The brand new Spider-Man, as played by the English Tom Holland, was introduced in Captain America: Civil War, and there was a minor outcry that this Spidey was so young.
Holland just turned 20, and Spider-Man here is 14 (or 15?), but he can’t call himself ‘Spider-Kid’, ‘Spider-Teen’ or ‘Spider-Millennial’, now can he? Surprisingly, Holland is one of the key elements here that makes this Jon-Watts-directed Marvel epic work so well, as his Spidey/Peter Parker is a nerdy high school student (just like in the original comics) who’s full of goofy enthusiasm about his Spidery powers and seriously resentful that Tony Stark/Iron Man (Robert Downey Jr. in a few scenes) won’t let him be a proper Avenger. No fair!
A pre-credits flashback sequence finds a group of construction types cleaning up after the ‘Battle Of New York’ from the first Avengers, and their boss Adrian Toomes (Michael Keaton in terrific form) takes it badly when they’re screwed out of work, so he and the guys steal some of the alien technology and start putting it to nefarious use. Eight years later and they’ve started robbing ATMs and trying out their new and improved weapons. This coincides with Peter becoming more adept with his Spider-Man status as he web-slings about Queens, New York, nabbing baddies, becoming a YouTube star, having a fine old time and prompting the expected Stan Lee cameo.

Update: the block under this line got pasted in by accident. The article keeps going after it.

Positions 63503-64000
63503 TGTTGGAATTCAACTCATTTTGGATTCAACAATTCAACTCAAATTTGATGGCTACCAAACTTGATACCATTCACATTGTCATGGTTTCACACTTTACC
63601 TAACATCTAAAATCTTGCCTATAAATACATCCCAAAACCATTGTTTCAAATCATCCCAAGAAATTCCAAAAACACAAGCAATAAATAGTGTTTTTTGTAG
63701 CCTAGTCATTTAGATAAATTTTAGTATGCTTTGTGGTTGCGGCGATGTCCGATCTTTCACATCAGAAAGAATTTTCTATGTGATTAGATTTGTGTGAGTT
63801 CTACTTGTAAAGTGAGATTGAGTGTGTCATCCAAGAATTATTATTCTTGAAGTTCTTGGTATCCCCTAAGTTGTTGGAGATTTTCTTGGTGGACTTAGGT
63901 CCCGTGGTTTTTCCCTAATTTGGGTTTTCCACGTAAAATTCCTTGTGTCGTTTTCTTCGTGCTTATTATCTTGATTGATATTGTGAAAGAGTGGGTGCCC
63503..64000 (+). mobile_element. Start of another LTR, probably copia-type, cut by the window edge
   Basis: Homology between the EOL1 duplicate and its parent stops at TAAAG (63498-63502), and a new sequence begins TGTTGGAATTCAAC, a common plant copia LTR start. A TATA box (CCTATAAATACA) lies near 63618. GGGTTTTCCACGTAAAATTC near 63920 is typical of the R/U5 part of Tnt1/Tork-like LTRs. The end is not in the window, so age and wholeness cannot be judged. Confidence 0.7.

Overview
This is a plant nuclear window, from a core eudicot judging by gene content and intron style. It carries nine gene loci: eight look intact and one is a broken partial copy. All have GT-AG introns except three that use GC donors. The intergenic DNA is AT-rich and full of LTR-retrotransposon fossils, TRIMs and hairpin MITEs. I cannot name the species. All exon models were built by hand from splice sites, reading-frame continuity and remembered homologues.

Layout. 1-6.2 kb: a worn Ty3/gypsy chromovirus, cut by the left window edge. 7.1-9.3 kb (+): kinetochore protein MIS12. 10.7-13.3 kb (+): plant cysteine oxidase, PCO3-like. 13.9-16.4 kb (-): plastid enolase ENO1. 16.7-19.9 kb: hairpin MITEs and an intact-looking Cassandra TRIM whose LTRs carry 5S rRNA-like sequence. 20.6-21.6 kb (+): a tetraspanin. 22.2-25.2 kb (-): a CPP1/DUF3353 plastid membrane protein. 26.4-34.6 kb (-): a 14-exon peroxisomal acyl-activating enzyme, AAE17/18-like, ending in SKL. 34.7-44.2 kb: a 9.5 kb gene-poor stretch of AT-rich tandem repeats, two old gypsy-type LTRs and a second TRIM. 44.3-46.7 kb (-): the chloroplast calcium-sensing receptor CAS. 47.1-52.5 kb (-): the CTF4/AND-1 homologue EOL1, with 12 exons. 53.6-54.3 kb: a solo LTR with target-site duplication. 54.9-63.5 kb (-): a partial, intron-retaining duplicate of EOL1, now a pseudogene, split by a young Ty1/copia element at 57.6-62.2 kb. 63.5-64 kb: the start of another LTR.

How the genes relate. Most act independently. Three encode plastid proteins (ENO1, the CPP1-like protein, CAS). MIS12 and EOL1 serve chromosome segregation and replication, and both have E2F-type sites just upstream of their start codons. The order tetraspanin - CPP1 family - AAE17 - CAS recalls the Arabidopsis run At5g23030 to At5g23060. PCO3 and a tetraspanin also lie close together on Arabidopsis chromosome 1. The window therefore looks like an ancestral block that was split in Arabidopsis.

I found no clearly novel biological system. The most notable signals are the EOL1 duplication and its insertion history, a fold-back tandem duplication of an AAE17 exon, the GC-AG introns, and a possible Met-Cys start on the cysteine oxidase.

After an action highlight on the Staten Island Ferry (naturally given away in the trailer), Spidey is forced to give his fancy new suit back to Stark and ruins his chances to start Avenging. He settles into being a teenager complete with a dorky bestie (Jacob Batalon), a big crush on Liz (Laura Harrier) and major trouble with keeping his Spiderish life a secret from Aunt May (Marisa Tomei). But not for long. The final act here is stronger, more personalised and tenser than expected, and comes complete with a visual trick that true comic Spider-Man fans will love which (spoilers?) involves (look away now!) a half-mask.
Offering a cool and unusually retro soundtrack (including a little Ramones, who were Spider-Man devotees), a supporting cast that includes Donald Glover, Zendaya, Australia’s Angourie Rice and Jon Favreau as the long-suffering Happy Hogan once again, and Keaton’s turn as the grudge-bearing, pseudo-politically-motivated supervillain ‘The Vulture’, and you’ve got a saga that puts right so much that previous pics got wrong.
Holland’s also very funny at times, and less mawkish than Tobey Maguire (from director Sam Raimi’s trilogy of films) and silly than Andrew Garfield (star of the two more recent outings), although it must be said that the best gag here doesn’t involve him and comes after the final credit crawl. Lifelong Marvel lovers know to stay until the very, very end for stings or jokes or even important plot points, and that they have to sit waiting calmly instead of leaping up and dashing out of the cinema, now don’t they?
Rated M. Spider-Man: Homecoming is in cinemas now